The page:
Students succeeding with new laptops
Wednesday, August 20, 2014 1:00 PM
RIDGELAND - When Ridgeland High School's Peter Glover teaches his ninth-grade geography class about the Italian Peninsula, he doesn't have to pull down the roll-up map from the top of the dry-erase board at the front of the class.
Students in Coach Jennifer Mangino's health class at Ridgeland High School utilize their new MacBook Airs during a morning lecture.
He doesn't have to tell the students about the canals that serve as streets in the city of Venice, or direct them to a black-and-white picture of a man on a gondola in their textbooks as proof.
Walking down the halls of Ridgeland High - or any other public high school in the Madison County School District - peering into the classrooms, it's easy to see why. Every student has a laptop out on their desk, and they can see for themselves.
Those freshmen in Glover's class, learning about what makes the Italian Peninsula distinct, can look at an interactive map. When it comes to Venice, they can use Google Earth to take a stroll through the famous Rialto Market.
It's just one example of the empowerment the 1:M Initiative, which placed a MacBook Air laptop computer in the hands of each and every high school student, has brought to the Madison County School District.
"It's just awesome," Glover said outside of his classroom, shortly before school started Wednesday morning. "I asked the kids the first day if they'd rather have me stand up there and talk or whether they'd rather do something interactive, and they all said 'interactive.'
"These kids might show up without a pencil or paper, but they aren't about to show up without their laptop."
As students walk down the halls, they aren't weighed down by five or six books, binders and notebooks. They're laptop serves as all of these things.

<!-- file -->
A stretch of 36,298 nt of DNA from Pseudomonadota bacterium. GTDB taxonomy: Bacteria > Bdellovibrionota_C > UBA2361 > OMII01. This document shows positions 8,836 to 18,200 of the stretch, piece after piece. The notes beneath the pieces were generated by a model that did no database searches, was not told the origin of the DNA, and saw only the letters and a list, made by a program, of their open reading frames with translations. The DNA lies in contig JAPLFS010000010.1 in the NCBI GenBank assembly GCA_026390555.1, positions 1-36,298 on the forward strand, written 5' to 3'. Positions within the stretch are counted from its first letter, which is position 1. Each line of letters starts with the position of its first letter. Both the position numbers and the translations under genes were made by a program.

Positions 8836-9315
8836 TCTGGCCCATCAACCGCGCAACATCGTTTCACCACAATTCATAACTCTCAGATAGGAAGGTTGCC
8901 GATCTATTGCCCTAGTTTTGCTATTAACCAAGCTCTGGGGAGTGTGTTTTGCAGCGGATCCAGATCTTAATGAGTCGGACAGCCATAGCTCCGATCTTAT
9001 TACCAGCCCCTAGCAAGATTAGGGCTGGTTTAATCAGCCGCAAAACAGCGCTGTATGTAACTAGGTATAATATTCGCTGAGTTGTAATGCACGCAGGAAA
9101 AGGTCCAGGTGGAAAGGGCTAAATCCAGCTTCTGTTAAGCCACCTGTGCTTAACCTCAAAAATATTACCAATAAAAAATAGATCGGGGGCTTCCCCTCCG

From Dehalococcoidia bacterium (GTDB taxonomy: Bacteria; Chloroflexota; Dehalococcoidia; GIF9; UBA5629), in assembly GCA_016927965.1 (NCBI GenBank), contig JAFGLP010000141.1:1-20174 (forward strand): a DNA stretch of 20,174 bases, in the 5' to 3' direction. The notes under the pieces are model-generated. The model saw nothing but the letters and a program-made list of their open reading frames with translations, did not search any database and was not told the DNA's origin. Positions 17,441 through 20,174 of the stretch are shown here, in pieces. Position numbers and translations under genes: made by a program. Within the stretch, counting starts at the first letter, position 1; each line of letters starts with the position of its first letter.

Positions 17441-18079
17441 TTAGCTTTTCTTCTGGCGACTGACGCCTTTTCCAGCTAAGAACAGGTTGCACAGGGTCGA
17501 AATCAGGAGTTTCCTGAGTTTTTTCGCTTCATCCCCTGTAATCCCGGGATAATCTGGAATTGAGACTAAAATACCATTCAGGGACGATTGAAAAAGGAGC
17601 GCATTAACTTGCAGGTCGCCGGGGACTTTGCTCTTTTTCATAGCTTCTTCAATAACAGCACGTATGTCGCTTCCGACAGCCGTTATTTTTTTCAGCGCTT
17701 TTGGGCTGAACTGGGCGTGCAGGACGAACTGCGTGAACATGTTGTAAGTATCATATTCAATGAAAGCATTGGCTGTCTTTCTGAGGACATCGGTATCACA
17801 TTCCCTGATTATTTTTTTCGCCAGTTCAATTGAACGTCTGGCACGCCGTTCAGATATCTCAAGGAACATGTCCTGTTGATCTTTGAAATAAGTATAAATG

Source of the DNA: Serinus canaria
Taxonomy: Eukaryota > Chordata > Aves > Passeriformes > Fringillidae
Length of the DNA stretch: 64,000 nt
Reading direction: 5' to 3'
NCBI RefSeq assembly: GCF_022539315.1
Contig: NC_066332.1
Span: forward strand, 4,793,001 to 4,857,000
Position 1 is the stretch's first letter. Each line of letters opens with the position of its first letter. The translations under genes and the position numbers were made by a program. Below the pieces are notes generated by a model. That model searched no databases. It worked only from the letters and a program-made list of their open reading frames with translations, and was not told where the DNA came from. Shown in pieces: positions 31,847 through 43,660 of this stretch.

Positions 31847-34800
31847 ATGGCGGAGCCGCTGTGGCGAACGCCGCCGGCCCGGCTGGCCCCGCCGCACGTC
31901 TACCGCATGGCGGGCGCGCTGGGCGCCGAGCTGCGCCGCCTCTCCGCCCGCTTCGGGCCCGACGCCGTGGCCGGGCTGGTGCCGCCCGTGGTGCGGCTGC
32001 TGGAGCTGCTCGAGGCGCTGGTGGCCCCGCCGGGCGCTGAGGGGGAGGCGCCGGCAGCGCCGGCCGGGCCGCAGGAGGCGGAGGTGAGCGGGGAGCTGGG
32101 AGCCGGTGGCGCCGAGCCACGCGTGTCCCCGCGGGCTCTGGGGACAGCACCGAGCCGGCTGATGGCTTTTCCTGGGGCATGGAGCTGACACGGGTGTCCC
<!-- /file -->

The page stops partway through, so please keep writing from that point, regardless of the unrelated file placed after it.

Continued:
Paper usage, Ridgeland High Principal Eric Brooks said, has been cut in half, and there's a chance the students won't have back problems by age 30 because they aren't carrying around book bags that weigh 30-35 pounds.
As a result, teachers at Ridgeland High said, lessons tend to move faster. Michael Specks, an economics and government teacher, said he's allotting 10 minutes to material when he was setting aside 20 minutes to a half-hour. Material-wise, he explained, more ground is covered, and faster.
"I've found that I can get through a chapter twice as fast," Specks said. "We have to focus on test results to make sure (the students) are still retaining the information at the same rate, but it's easier because we are engaging with them in their world."
Specks said he assigned students in his classroom Monday to work on a new economy project that included a research paper. Instead of heading off to the library to pour through encyclopedias or use the school computer lab, each student pulled out their respective laptop and started doing research.
The first-year Madison County teacher walked through the class looking over the shoulders of the students, advising them which sites were legitimate sources of information and which ones should be avoided for research purposes.
"I try to tell them not to use Wikipedia for everything," he said. "They still have to have direction, but this makes the research process much easier and convenient."
Logan McArthur, a senior in Specks' class, was working Wednesday before class started, and using his MacBook to do it.
"It makes everything easier," McArthur said. "Like right now, I'm using it to define these terms, and it's much easier to look them up online."
The senior, who transferred from Madison-Ridgeland Academy this year, said the only problem he's had is that his laptop died one day because it wasn't charged.
"But that was my fault," he said.
As stark a change as the initiative has sparked in the classrooms, it's done just as much outside of them for Ridgeland High's 869 students.
"When you walk into the field house of the RHS Titans football team, you'll see players with their laptops out during the down-time," Nancy Rawls said. "And we're talking about football players, here."
Teachers assign homework to be completed online (with a built-in, automatic grader), they have the option of creating a discussion thread on the server, so that if a student struggles with an assignment, they can ask questions of their classmates and the teacher, all while working at home.
"The beauty of it is that I can be sitting at home, in front of the television, and answer student's questions," Ridgeland ROTC teacher Sgt. John Mills said. "I can take my work with me wherever, and because it's a MacBook Air, it's light and it's easy to use."